3 Potentially Life Saving Facts About Your Pet’s Health
We love our pets and they are as much a part of our family as our children – without the tuition costs! These professional recommendations will help you to maintain your pet’s health with the lowest overall costs and aggravation. If you are interested in additional ways to save money on your pet’s care – check out the resource box on the bottom.
1. Never Give Pets People Medication Unless Specifically Prescribed By Your Veterinarian.
It is important to keep your medicines out of reach. Pets, especially dogs, can sniff out and gulp down your family’s medicine, which is both dangerous and even lethal.
Medicines made for humans can kill your pet; in 2010 the ASPCA listed human drugs in the top 10 pet toxins.
NSAIDs like ibuprofen and naproxen are the most common pet poisoning culprits, but acetaminophen, antidepressants, decongestants and muscle relaxants, are just a few of the human drugs that pose health risks to pets. Human drugs can cause kidney damage, seizures, and cardiac arrest in a dog or cat.
If you suspect your pet has consumed your medication — or anything toxic — call the 24-hour ASPCA Animal Poison Control Center. Also be sure to immediately check with your vet, and if it is during evening or weekend hours when your regular veterinary clinic may be closed, check for a local 24-hour emergency veterinary clinic and take your pet there for an examination. Many metropolitan areas have these clinics.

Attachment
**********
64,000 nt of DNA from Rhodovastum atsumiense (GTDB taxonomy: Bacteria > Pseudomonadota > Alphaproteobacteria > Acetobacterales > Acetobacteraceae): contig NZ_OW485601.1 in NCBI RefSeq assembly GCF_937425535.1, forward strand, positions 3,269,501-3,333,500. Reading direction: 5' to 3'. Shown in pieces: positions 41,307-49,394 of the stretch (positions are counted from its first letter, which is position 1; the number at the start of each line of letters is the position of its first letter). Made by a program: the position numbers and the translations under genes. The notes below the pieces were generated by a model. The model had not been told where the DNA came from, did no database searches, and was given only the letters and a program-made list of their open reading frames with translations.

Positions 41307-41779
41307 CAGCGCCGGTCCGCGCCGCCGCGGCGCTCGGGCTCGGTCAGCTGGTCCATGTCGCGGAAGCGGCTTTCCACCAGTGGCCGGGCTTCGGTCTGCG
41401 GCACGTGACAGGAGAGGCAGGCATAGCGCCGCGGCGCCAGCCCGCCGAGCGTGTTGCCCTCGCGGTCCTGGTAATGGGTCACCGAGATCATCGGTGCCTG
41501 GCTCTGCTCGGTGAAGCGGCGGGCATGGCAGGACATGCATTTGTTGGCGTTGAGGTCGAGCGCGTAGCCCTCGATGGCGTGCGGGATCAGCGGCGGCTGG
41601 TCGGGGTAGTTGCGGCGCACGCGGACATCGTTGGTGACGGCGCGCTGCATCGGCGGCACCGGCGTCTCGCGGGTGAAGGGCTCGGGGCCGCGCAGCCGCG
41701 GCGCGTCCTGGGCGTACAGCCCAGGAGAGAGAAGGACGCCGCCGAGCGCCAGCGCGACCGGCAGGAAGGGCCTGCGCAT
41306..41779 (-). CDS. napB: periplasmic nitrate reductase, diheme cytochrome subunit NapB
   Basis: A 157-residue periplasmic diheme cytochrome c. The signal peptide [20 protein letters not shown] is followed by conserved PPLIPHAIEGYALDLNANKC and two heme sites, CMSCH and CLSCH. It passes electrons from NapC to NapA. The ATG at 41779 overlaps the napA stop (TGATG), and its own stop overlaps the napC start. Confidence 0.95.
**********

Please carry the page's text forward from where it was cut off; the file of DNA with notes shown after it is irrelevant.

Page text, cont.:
2. Seek out a specialist.
Animals can develop tough-to-treat medical issues that are best handled by a specially trained vet. If your pet develops a problem or condition that is not improving or requires testing or procedures beyond the scope of your regular veterinarian, consult a specialist.
These specialists generally have three to five years of additional training and are better equipped to deal with complex, unusual or rare symptoms and ailments. Once cured, you can resume treatment with your regular veterinarian.
3. Cats need extra attention.
Cats are very good at hiding diseases, so it’s challenging to know when yours is sick. It is not only necessary that your cat gets an annual checkup but if you notice any unusual or new behavior this could be indicative of a problem
Subtle changes such as weight loss, eating less, not greeting you at the door or peeing outside the litter box can be significant with cats, and should prompt a call to your veterinarian.